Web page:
versão impressa ISSN 1516-4446
Rev. Bras. Psiquiatr. v.27 supl.2 São Paulo out. 2005
Monica L ZilbermanI; Sheila B BlumeII
IInstitute of Psychiatry, Universidade de São Paulo (USP), São Paulo (SP), Brazil
IIState University of New York, Stony Brook
Domestic violence and substance abuse are common in primary care patients. Although these problems are associated with severe physical and psychological sequelae, they are often undiagnosed. This article provides an overview of the prevalence of these problems, the health-related consequences for adults, children and elderly, as well as the challenges for clinicians in screening, assessment and referral
Keywords: Alcoholism/complications; Domestic violence; Substance-related disorders/complications; Family relations; Spouse abuse
Domestic violence is defined as any sort of physical, sexual or emotional abuse perpetrated by one partner to another, in a past or current intimate relationship. In a broader sense, domestic violence refers also to abuse towards children and elderly in the household.
The problem is underreported, but potentially affects 10% to 15% of women in the United States. Prevalence reports vary widely, depending on definitions and methodology. In selected populations, the prevalence of severe violence ranges from 0.3% to 4% (lifetime estimate of 9%) and 8% to 17% for total violence (lifetime estimates ranging from 8% to 22%).1
The association between domestic violence, including male-perpetrated violence against female intimate partners and the physical and sexual abuse of children by parents and other caretakers, and substance use, abuse and dependence has been investigated by a number of authors,2-3 but a causal relationship (that substance use, abuse or dependence causes domestic violence) cannot be inferred.4 The purpose of this article is to review current research on the relationship between domestic violence and psychoactive substances and to offer practical guidelines on assessment in primary care settings by internists, family practitioners, obstetrician-gynecologists (Ob-Gyns) and in mental health care settings by psychiatrists and other mental health care professionals.
Associations between domestic violence and substance abuse and dependence
Irons and Schneider illustrate how closely the behaviors of perpetrators of domestic violence resemble those of substance dependence, including loss of control, maintenance of behavior in spite of adverse consequences (physical injuries and impact on family relationships), consumption of a great deal of time, blaming on others, denial, minimization, and cycles of escalation, followed by contrition and promises of change, among others. Both women and men hold an intoxicated victim more responsible than an intoxicated perpetrator.4 Culturally, chemically dependent women are considered to be more sexually available, leading to the notion that sexual aggression towards them is acceptable.5
Substance use (by the perpetrator, the victim or both) is involved in as many as 92% of reported episodes of domestic violence.6 Alcohol frequently acts as a disinhibitor, facilitating violence. Stimulants such as cocaine, crack cocaine and amphetamines are also frequently involved in episodes of domestic violence by reducing impulse control and increasing paranoid feelings. Alcohol use seems to be involved in up to 50% of the cases of sexual assault. Violent married men have higher rates of alcoholism when compared to their non-violent counterparts.7 Studies report rates of alcoholism of 67% and 93% among wife batterers.8 Among male alcoholics in treatment, 20 to 33% reported having assaulted their wives at least once in the year prior to the survey, their wives reporting even higher rates.9 The American Medical Association10 reports that rape represents 54% of cases of marital violence. Rape and other forms of victimization are disproportionately frequent among women with substance use problems in comparison to other women in the general population. Substance use may also be involved in domestic violence in more subtle ways, such as arguments over financial matters (the substance user takes money from the spouse, or diverts money that should be used to pay household bills to buy drugs, for example).11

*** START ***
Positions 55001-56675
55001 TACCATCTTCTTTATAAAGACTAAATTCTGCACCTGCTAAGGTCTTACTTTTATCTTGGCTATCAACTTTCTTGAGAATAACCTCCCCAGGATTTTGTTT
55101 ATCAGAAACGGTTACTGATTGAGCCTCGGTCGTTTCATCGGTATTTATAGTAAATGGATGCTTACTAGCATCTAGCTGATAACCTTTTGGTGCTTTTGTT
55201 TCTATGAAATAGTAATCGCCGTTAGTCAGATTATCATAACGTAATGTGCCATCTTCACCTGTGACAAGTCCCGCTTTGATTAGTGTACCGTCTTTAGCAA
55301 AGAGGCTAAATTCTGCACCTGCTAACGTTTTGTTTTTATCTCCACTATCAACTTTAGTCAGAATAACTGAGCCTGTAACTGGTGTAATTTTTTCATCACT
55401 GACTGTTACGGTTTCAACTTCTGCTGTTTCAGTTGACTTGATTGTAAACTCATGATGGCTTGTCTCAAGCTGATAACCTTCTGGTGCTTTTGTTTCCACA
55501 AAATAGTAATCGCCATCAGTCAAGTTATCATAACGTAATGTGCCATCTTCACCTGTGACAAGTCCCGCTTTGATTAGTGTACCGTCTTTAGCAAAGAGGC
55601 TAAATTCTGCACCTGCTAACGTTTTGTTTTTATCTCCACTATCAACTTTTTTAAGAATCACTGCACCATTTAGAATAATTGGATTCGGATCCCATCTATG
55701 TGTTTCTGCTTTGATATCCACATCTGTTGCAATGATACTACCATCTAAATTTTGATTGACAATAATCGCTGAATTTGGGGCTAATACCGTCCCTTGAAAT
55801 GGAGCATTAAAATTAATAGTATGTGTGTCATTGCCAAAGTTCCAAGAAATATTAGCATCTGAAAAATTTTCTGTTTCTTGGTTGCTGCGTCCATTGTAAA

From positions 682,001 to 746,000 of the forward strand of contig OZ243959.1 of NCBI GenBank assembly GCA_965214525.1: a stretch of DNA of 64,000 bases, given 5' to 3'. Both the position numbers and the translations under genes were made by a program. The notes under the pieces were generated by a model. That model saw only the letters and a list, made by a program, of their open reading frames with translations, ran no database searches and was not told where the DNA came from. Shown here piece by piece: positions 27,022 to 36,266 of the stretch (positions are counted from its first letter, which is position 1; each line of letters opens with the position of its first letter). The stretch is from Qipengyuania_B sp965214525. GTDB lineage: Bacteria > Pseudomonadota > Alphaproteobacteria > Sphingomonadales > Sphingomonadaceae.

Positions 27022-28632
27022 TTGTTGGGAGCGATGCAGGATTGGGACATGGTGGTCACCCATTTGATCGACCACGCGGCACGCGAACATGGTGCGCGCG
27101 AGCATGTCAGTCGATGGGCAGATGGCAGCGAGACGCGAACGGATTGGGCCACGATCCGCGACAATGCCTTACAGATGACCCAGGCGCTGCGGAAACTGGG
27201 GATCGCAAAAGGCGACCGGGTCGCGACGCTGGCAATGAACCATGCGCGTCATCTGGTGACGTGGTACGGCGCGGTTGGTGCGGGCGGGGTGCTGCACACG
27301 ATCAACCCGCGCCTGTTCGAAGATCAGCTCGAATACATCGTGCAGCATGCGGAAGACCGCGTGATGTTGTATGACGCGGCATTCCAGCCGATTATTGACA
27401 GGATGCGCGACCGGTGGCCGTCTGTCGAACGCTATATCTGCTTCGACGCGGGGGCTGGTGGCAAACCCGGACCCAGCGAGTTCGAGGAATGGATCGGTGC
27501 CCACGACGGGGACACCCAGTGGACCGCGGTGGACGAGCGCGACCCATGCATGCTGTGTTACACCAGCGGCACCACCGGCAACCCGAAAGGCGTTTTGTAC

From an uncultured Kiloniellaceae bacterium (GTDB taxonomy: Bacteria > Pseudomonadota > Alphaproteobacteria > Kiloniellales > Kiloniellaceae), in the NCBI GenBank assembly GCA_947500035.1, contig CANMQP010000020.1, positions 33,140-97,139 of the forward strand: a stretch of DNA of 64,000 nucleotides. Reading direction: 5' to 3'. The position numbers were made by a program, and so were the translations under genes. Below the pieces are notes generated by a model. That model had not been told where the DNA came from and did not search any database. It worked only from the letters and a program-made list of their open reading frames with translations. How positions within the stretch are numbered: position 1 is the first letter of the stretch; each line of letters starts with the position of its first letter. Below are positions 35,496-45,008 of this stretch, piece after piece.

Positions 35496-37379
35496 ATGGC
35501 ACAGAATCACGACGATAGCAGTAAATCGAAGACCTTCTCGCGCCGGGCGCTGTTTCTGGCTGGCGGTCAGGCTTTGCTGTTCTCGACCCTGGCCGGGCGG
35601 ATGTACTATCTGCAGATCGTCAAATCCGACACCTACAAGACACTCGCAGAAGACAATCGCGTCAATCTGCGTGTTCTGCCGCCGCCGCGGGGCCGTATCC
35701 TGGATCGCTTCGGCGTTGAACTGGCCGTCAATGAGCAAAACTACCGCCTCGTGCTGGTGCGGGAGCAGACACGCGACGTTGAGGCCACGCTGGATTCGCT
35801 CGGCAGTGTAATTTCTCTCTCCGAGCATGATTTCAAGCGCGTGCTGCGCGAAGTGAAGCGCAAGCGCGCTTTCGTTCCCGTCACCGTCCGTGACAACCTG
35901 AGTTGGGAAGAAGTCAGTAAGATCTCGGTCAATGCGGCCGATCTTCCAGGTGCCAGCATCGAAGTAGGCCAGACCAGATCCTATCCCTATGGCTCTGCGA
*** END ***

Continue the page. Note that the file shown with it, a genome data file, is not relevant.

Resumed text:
On the other hand, alcohol and other drugs are often used to medicate the pain involved in situations of domestic violence and trauma by women.12 Women injured by a male partner are twice to three times as likely to abuse alcohol and to have used cocaine than controls. Women in treatment for alcohol and other drugs report elevated rates of victimization.3 Their male partners are twice as likely to abuse alcohol and four times as likely to use drugs as compared to controls.13-14 Women who use psychoactive substances seem to be at higher risk of violence, both as a result of their own use and that of their partners. A relationship between female substance use and increased violence has been reported in several studies.15-16 A qualitative study reported that women in treatment for substance use disorders felt that violence against them was associated with low social status, increased perceived sexual availability, their partner's substance use, their own verbal aggression under the influence of crack and alcohol, and conflicts related to seeking and splitting drugs.2
Domestic violence, substance abuse, and pregnancy
Domestic violence among pregnant women (particularly those of lower income) poses additional health care challenges including increased perinatal substance use, increased likelihood of premature labor, poor prenatal care, reduced birth weight, and greater utilization of health care services, underscoring the need for improved screening techniques.17
Childhood abuse and substance use
A strong association between childhood sexual and physical abuse in women and later development of substance use problems has been reported. A recent review documented that rates of childhood abuse among women with substance use problems and rates of substance use problems among women with histories of childhood abuse are significantly higher than that found in the general population. Moreover, it is suggested that the relationship between childhood abuse and the development of substance use problems among women is mediated by psychiatric comorbidity, including anxiety, particularly post-traumatic stress disorder, and depression.18
Parental substance use may facilitate the occurrence of child abuse and child neglect. A number of studies suggest that men who are abusive towards their wives may also abuse their children.11 Children who experience neglectful parenting are also at higher risk of developing substance use problems, thereby perpetuating an ever growing cycle of violence/neglect.19
Domestic violence and substance use disorders in women often go undetected by health care professionals. Professionals do not feel comfortable asking women about domestic violence and substance problems, and patients do not feel comfortable reporting them. These are painful conditions and experiences associated with shame and stigma. Feelings that they are the guilty parties, that they somehow provoked the violence, also contribute to underreporting. Both patients and professionals may feel it is not worthwhile to raise these issues, feeling powerless to fix the situation and afraid of creating even more difficulties.